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Searching for Celebs? Try Their Favorite Haunts on the HillBy Denyse Tannenbaum
Special to washingtonpost.com
Tuesday, June 17, 1997
When you come to Capitol Hill, you'd be remiss not to spend some time sightseeing: in the Capitol, gawking at the magnificent art inside the dome; the Library of Congress, sailing through exhibits and collections; and the Supreme Court, sitting in on an historic case. You have to face your friends back home.
But if what you'd really like to do in Washington is spy your U.S. senator or representative outside the political spotlight, Capitol Hill may be the ideal place to start. Members of Congress like a good meal as much as anyonesome maybe more, judging by their girth. And it is only natural they haunt the best restaurants within a 10-minute walk of their offices.
La Colline, at 400 N. Capitol St. NW, and The Monocle, at 107 D St. NE, are two of the favorites of members of both parties. Both restaurants also attract out-of-town celebrities and welcome the paparazzi. Both are an easy walk from the Union Station Metrorail stop.
Legends abound about the irreverent behavior of two senators who, one night more than a decade ago, had a few drinks too many at La Colline. The revelry got so wild, serious damage was done to a number of framed photographs of Congress members who were restaurant regulars.
At least one of the photos has since been re-hung, the restaurant manager said. Members and other celebrities continue to visit.
The restaurant has an elegant atmosphere, expert staff and an inviting decor of upholstered booths and light wood paneling, slanted ceilings and sunlit windows. In warm weather, you can eat outside under canopied tables.
The average price of a three-course lunch is $20. Dinner, replete with classic French foods such as foie gras and bouillabaisse, is about $30 unless you order the prix fixe, a good deal at $21.75. The prices do not include drinks.
The Monocle, which serves American cuisine, has been a favorite of House and Senate members since 1960, when it opened. Restaurant staff are said to have often delivered roast beef sandwiches to President Kennedy at the White House.
If you are in town when Congress is in session, your best bet is to visit The Monocle for dinner, if you want to run into a politician. But even if you don't meet your congressman, the pointed quotes painted on the ceiling and walls from past congressional and presidential visitors will help you understand the city better.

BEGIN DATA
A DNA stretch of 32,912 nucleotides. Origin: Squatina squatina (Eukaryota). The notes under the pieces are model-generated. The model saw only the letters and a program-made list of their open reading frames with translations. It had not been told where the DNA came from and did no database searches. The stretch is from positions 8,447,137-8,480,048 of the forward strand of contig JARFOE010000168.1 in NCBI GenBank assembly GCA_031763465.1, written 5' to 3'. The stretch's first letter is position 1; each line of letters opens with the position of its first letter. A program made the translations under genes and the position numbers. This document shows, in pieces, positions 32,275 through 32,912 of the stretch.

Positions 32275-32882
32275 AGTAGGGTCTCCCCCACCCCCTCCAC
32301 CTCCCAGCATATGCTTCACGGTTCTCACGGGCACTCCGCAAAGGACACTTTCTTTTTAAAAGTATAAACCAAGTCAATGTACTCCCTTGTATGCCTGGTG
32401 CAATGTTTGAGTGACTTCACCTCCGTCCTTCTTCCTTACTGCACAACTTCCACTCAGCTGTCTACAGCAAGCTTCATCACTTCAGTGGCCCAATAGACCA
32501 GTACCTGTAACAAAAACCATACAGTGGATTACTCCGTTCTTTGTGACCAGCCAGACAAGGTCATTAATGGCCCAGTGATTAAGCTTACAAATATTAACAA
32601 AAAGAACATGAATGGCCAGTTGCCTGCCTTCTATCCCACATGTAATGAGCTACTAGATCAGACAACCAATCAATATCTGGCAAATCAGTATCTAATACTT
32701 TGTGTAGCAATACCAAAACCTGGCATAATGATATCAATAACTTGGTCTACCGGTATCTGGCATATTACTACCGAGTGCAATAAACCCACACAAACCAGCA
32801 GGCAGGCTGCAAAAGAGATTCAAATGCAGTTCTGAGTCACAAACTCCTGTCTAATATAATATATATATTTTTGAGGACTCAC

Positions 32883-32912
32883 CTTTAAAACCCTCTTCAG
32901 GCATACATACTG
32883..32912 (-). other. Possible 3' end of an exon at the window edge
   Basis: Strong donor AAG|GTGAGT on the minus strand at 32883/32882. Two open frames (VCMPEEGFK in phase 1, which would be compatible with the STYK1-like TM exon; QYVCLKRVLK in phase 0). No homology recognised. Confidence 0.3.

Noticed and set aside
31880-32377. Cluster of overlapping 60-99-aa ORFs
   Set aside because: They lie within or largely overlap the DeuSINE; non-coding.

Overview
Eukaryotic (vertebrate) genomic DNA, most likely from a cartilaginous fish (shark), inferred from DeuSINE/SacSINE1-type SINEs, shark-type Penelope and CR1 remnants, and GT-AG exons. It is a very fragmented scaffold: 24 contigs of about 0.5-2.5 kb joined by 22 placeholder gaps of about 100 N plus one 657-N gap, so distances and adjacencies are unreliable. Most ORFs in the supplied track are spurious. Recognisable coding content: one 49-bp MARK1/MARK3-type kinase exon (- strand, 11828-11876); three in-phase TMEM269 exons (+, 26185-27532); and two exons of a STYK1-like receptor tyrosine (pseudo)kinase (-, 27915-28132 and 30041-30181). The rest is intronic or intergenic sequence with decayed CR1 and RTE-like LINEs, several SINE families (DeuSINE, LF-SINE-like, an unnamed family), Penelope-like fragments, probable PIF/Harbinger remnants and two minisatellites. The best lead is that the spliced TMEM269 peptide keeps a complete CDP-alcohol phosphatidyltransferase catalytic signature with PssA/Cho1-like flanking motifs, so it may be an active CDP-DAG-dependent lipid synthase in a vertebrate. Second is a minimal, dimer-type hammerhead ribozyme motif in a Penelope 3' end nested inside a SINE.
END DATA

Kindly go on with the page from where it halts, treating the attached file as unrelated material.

One says, "If you want a friend in Washington, get a dog."
The average lunch entree costs about $15. Dinner entrees average about $16 but with salad and drink would average about $25, the manager said.
Irish Beer, a Book and Song
The reading used to go on for one 36-hour stretch every year. But now, readers recite for shorter stints on a few June evenings in the downstairs bar of the friendly, often-crowded pub. Red and white checkered tablecloths, ceiling fans, solid pub fare and good Irish Guinness on draught complement a visit.
Live music, Irish of course, is heard Wednesday through Saturday nights.
If these tunes haven't sated you, try the Dubliner Restaurant and Pub a few doors down, at 4 F St. NW. Merry entertainers expect you to join in with them as they croon "Molly Malone," "Danny Boy" and other Irish favorites.
For two more favorite pubs and Hill landmarks, try the Hawk and Dove Restaurant, at 3 Pennsylvania Ave. SE, which used to be serious journalists' watering hole, or the Tune Inn, which opened in 1947 and hasn't changed much since.
You can reach both from the Eastern Market Metrorail station if you're wearing comfortable walking shoes. But don't walk alone at night.
At the Hawk and Dove, you can play a game of darts or pool in the back room or watch a sports game on one of three TV monitors.
The Tune Inn, at 331-1/2 Pennsylvania Ave. SE, stays open nightly until 2 a.m. and until 3 a.m. on Fridays and Saturdays. It is an unpretentious neighborhood joint where you can get a good hamburger and beer for under $6.
Going to Market
On Saturdays, artists and crafters from throughout the area sell their wares alongside farmers offering the freshest produce of the season.
African art, New Mexican silver jewelry, locally made hats, silver earrings, Persian rugs and tie-dyed children's clothing represent some of the colorful outdoor merchandise.
On Sundays, the arts and crafts people are back, this time sharing space with antique dealers, traders of old books and records and flea marketers.
The market remains open all week, except Monday, for groceries, fresh fish, cheese, meat, flowers and more.
Misha's, a Russian cafe across the street from the market, at 210 7th St. SE, is one of the locals' favorites as much for the toe-tapping tunes of its Balalaika performer as its hyperactive owner.
Owner Misha Vasilevsky, who is almost always on site and ready to offer advice to anyone who will listen, serves up an eclectic mix of Russian caviar salad, stuffed grape leaves and potato and broccoli knishes with mustard. He also offers cherry or cheese blintzes, stuffed cabbage rolls and an array of homemade desserts.
For a different ethnic experience, you can find delicious Turkish food around the corner at Anatolia's Turkish Cafe, at 633 Pennsylvania Ave. SE. Try scrumptious Pakistani fare at Aatish on the Hill, at 609 Pennsylvania Ave. SE. Or get a good Salvadoran or Mexican meal at Las Placitas, at 517 8th St., SE.
© Copyright 1997 The Washington Post Company